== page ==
[Lingtyp] Affectionate or sympathy marking

Françoise Rose francoise.rose at univ-lyon2.fr
Thu Jan 12 13:57:09 UTC 2023

Dear Christian, dear all,
Cross-linguistically, diminutives often take on those meanings (see Ponsonnet 2018).
In the history of Mojeño, a former diminutive is now specialized in the expression of compassion (Rose 2018). Another diminutive has emerged, that is already seen to be used also with emotional functions.

Ponsonnet, Maïa. 2018. A preliminary typology of emotional connotations in morphological diminutives and augmentatives. Studies in Language 42(1). 17–50.

Rose, Françoise. 2018. The rise and fall of Mojeño diminutives through the centuries. Studies in Language 42(1). 146–181.

De : Lingtyp <lingtyp-bounces at listserv.linguistlist.org> De la part de Christian Döhler
Envoyé : jeudi 12 janvier 2023 11:10
À : lingtyp at listserv.linguistlist.org
Objet : [Lingtyp] Affectionate or sympathy marking

Dear colleagues,

I am looking for publications that address the difference between (1) and (2). In (2), the English adjective poor is used to signal the speaker's sympathy or affection towards the dog.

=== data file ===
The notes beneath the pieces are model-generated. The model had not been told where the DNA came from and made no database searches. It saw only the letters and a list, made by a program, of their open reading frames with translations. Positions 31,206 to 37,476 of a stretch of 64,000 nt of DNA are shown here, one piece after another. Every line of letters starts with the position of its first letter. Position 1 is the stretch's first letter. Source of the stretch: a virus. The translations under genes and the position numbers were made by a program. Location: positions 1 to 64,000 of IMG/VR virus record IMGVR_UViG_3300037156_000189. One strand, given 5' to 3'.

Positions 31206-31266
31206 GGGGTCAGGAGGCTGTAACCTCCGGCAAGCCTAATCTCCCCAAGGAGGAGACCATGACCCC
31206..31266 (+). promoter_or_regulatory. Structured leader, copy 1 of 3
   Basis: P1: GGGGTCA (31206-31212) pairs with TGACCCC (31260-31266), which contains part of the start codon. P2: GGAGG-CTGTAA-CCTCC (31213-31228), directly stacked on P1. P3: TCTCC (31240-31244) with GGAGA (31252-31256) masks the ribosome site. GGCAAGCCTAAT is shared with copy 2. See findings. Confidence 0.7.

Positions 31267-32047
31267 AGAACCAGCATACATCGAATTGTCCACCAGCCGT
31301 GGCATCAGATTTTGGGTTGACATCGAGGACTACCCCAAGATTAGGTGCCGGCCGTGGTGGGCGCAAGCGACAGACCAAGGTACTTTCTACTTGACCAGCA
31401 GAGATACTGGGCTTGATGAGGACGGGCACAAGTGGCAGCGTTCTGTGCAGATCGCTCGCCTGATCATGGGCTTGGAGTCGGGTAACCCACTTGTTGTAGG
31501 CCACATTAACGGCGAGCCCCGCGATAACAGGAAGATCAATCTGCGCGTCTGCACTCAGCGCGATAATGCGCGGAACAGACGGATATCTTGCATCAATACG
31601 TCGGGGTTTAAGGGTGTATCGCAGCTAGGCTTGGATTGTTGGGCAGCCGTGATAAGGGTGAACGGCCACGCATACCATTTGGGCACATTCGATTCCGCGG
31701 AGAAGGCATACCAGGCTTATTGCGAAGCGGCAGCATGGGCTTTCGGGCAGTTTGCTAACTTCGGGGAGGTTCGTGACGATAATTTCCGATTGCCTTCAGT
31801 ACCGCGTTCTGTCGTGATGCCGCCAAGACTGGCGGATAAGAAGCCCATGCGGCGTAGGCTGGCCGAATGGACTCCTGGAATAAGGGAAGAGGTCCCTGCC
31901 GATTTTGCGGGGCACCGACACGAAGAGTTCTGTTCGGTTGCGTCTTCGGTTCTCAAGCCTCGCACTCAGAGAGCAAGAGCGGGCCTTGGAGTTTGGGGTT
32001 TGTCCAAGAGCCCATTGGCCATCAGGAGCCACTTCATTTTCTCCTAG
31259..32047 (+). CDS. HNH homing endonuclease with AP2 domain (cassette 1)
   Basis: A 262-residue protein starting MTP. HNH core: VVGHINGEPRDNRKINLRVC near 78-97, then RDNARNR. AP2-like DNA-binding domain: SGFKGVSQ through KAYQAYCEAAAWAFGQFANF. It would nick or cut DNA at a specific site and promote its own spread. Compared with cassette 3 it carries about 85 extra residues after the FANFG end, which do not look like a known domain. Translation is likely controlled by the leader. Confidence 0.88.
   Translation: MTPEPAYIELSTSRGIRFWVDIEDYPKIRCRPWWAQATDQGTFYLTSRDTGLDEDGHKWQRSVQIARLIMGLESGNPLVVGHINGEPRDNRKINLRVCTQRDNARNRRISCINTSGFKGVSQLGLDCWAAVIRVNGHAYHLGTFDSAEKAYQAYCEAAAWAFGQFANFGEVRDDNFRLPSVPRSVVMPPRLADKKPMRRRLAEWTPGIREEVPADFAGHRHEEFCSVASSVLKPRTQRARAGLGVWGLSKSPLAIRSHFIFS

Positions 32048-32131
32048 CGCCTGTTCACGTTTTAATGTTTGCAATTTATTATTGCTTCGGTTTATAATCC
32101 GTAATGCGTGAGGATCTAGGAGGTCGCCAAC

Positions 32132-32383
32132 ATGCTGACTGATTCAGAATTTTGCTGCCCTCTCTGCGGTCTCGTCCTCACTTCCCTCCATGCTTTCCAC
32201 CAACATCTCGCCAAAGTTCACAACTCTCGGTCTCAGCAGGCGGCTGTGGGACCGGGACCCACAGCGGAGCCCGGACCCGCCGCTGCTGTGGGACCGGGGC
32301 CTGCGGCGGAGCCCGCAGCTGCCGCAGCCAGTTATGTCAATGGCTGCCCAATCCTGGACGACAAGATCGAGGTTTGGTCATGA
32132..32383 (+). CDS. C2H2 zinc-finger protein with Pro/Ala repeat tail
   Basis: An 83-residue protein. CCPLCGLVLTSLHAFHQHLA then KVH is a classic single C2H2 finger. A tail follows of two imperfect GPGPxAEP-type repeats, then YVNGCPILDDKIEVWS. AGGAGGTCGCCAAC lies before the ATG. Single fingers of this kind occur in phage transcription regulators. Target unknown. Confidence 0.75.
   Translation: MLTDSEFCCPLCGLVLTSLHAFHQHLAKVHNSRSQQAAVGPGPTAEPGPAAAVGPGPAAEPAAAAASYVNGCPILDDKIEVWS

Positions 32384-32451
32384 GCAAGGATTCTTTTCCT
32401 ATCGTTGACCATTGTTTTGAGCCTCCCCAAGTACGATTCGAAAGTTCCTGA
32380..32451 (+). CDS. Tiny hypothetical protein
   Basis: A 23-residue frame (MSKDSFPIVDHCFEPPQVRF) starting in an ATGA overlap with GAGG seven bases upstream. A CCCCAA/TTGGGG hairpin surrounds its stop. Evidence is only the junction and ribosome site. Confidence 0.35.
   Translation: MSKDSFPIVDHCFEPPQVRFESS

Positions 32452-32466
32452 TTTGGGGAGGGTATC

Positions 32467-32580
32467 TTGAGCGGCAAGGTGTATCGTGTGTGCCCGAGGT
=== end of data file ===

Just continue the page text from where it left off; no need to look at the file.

1.  The dog is waiting for its owner.
  2.  The poor dog is waiting for its owner.
While English (and my native German) does this by extending the meaning of the adjective poor (and arm in German), other languages have special words with only that meaning. For example, Komnzo bana is a postposed adjective that only conveys sympathy.

    ni bananzo namnzr karen.
    ni           bana=nzo        na\m/nzr                       kar=en
    1NSG    SYMP=only     1PL:NPST:IPFV/stay    village=LOC
    'Only we poor guys stay behind in the village' (subtext: 'while the others are going to the celebration in the neighbouring village')
    (NSG = non-singular, SYMP = sympathy marker, NPST = nonpast)

Yet other languages seem to have special verb morphology for this. Van Tongeren describes this for Suki (her PhD grammar will probably be available later this year).

Pointers to more examples and publications of this are most welcome. I was googling this with keywords like "sympathy", "empathy", "affection", but with not much luck. So there might be a whole literature on this phenomenon under different terminology. If that's the case, then please excuse my ignorance.

Very Best,


Dr. Christian Döhler

Leibniz-Zentrum Allgemeine Sprachwissenschaft (ZAS)

Schützenstraße 18

10117 Berlin

Raum: 445

Tel.: +49 30 20192 412

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